London ambulance London ambulance. Photo: Eddie / Flickr / CC BY-ND 2.0, license linked below article

A London ambulance worker tells Counterfire about why colleagues are striking before Xmas

We beat the anti-union laws! We got a 54% turnout but it’s the 93% yes vote that truly reflects how workers feel on the ground. The turnout was always going to be affected by the nature of the job, that we have a transitional workforce, and by the postal strikes. The union’s hotline was bombarded with members’ queries and lots simply couldn’t get through. But I can tell you that I have not met anybody personally at work who’ve said they weren’t voting for strike action.

The obvious thing to do next is to name strike dates in coordination with the RCN nurses. The anti-union laws means it’s too late to coordinate on 15 December but we should certainly come out together on 20 December (even though I hear it’s likely to be 21 December).

Our demands are in parallel with the nursing staff because within the NHS there’s a grading system, Bands 1, 2 3, 4 5, so on and so forth. If they get a pay rise in Band 5 for example it will automatically come to us anyway. So, our demands are in line with what the nurses want. Whatever they want, we want. There’s obvious grounds for solidarity between the nurses and ourselves – we should be striking together.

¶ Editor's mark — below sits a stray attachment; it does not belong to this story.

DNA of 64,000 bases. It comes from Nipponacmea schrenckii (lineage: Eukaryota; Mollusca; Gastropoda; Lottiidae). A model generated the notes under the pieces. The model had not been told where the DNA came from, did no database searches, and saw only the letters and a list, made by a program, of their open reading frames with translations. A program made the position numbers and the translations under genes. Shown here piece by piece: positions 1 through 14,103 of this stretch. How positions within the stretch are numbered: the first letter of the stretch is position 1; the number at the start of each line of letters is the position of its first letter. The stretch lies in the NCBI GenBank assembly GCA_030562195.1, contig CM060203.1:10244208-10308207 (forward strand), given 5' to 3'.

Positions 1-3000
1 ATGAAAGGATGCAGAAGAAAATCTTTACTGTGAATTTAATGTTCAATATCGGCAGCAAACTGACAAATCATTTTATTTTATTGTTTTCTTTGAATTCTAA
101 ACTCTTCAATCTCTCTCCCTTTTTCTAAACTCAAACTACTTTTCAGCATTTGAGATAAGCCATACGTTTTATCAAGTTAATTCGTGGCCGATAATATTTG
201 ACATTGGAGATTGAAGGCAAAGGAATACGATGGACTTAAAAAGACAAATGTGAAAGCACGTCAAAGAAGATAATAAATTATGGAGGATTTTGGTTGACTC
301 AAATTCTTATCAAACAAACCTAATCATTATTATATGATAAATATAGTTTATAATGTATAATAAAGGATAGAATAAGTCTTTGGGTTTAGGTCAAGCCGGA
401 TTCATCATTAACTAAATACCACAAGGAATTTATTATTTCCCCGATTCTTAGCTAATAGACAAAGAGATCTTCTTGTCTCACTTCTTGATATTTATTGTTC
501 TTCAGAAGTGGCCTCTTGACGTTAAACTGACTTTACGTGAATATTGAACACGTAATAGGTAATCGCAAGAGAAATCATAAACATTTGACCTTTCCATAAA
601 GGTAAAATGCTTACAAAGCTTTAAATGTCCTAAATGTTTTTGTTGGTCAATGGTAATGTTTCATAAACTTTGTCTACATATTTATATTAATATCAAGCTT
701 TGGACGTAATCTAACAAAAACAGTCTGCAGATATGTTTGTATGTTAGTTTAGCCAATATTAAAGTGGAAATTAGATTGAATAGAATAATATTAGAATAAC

The eyes and ears of the NHS

But this strike isn’t just about pay, it’s about saving our NHS too.

As the ambulance service we’re the eyes and ears of the hospitals and other parts of the NHS. So, we go out to bring in patients, the emergency ones, the more serious ones and we’re being stifled because of the lack of social care. In the big hospitals the A&E departments can’t move their patients on to the wards because wards can’t move their patients on because of the lack of social care. So, if someone is in for a hip operation, probably for a couple of weeks, they obviously have a lack of mobility and are in need of social care. They need people to stop them falling and someone to look after them, to feed them, clothe them, clean them. If that person doesn’t have any social care to be discharged with, they’re just going to stay in there.